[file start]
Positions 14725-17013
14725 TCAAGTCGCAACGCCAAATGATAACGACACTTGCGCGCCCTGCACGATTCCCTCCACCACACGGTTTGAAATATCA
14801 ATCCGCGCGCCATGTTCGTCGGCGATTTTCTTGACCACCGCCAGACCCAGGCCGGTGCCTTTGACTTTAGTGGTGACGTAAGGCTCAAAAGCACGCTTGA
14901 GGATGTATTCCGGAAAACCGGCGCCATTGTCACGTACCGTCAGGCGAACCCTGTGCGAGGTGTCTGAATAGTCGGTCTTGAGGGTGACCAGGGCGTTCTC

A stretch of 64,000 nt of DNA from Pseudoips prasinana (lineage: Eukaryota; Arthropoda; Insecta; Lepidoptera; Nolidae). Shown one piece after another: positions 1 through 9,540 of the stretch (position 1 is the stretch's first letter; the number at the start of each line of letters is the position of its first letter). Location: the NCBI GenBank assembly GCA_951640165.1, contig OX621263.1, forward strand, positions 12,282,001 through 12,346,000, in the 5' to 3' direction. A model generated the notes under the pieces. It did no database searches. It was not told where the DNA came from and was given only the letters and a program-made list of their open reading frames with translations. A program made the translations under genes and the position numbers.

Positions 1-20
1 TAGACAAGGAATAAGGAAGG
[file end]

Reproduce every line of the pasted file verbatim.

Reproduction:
Positions 14725-17013
14725 TCAAGTCGCAACGCCAAATGATAACGACACTTGCGCGCCCTGCACGATTCCCTCCACCACACGGTTTGAAATATCA
14801 ATCCGCGCGCCATGTTCGTCGGCGATTTTCTTGACCACCGCCAGACCCAGGCCGGTGCCTTTGACTTTAGTGGTGACGTAAGGCTCAAAAGCACGCTTGA
14901 GGATGTATTCCGGAAAACCGGCGCCATTGTCACGTACCGTCAGGCGAACCCTGTGCGAGGTGTCTGAATAGTCGGTCTTGAGGGTGACCAGGGCGTTCTC

A stretch of 64,000 nt of DNA from Pseudoips prasinana (lineage: Eukaryota; Arthropoda; Insecta; Lepidoptera; Nolidae). Shown one piece after another: positions 1 through 9,540 of the stretch (position 1 is the stretch's first letter; the number at the start of each line of letters is the position of its first letter). Location: the NCBI GenBank assembly GCA_951640165.1, contig OX621263.1, forward strand, positions 12,282,001 through 12,346,000, in the 5' to 3' direction. A model generated the notes under the pieces. It did no database searches. It was not told where the DNA came from and was given only the letters and a program-made list of their open reading frames with translations. A program made the translations under genes and the position numbers.

Positions 1-20
1 TAGACAAGGAATAAGGAAGG